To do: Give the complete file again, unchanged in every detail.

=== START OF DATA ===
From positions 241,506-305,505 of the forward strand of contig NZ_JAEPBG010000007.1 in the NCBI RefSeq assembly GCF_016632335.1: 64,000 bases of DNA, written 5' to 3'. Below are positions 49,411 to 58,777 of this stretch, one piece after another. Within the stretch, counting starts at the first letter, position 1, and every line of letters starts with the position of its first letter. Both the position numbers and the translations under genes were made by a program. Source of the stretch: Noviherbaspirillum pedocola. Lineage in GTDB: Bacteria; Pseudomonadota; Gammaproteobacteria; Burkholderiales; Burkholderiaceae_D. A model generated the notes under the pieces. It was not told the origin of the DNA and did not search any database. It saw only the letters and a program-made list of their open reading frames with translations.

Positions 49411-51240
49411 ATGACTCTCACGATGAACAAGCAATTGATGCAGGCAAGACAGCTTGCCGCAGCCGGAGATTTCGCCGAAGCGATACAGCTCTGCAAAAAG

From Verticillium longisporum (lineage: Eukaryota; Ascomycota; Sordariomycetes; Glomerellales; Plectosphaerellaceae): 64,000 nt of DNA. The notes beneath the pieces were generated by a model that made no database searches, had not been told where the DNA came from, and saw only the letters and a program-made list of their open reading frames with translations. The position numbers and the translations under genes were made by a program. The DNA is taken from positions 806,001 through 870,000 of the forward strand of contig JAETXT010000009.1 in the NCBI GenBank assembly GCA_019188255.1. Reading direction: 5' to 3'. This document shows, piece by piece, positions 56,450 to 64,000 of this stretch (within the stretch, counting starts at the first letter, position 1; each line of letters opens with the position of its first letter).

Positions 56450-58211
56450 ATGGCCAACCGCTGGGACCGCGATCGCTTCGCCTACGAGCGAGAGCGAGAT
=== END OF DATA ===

From positions 241,506-305,505 of the forward strand of contig NZ_JAEPBG010000007.1 in the NCBI RefSeq assembly GCF_016632335.1: 64,000 bases of DNA, written 5' to 3'. Below are positions 49,411 to 58,777 of this stretch, one piece after another. Within the stretch, counting starts at the first letter, position 1, and every line of letters starts with the position of its first letter. Both the position numbers and the translations under genes were made by a program. Source of the stretch: Noviherbaspirillum pedocola. Lineage in GTDB: Bacteria; Pseudomonadota; Gammaproteobacteria; Burkholderiales; Burkholderiaceae_D. A model generated the notes under the pieces. It was not told the origin of the DNA and did not search any database. It saw only the letters and a program-made list of their open reading frames with translations.

Positions 49411-51240
49411 ATGACTCTCACGATGAACAAGCAATTGATGCAGGCAAGACAGCTTGCCGCAGCCGGAGATTTCGCCGAAGCGATACAGCTCTGCAAAAAG

From Verticillium longisporum (lineage: Eukaryota; Ascomycota; Sordariomycetes; Glomerellales; Plectosphaerellaceae): 64,000 nt of DNA. The notes beneath the pieces were generated by a model that made no database searches, had not been told where the DNA came from, and saw only the letters and a program-made list of their open reading frames with translations. The position numbers and the translations under genes were made by a program. The DNA is taken from positions 806,001 through 870,000 of the forward strand of contig JAETXT010000009.1 in the NCBI GenBank assembly GCA_019188255.1. Reading direction: 5' to 3'. This document shows, piece by piece, positions 56,450 to 64,000 of this stretch (within the stretch, counting starts at the first letter, position 1; each line of letters opens with the position of its first letter).

Positions 56450-58211
56450 ATGGCCAACCGCTGGGACCGCGATCGCTTCGCCTACGAGCGAGAGCGAGAT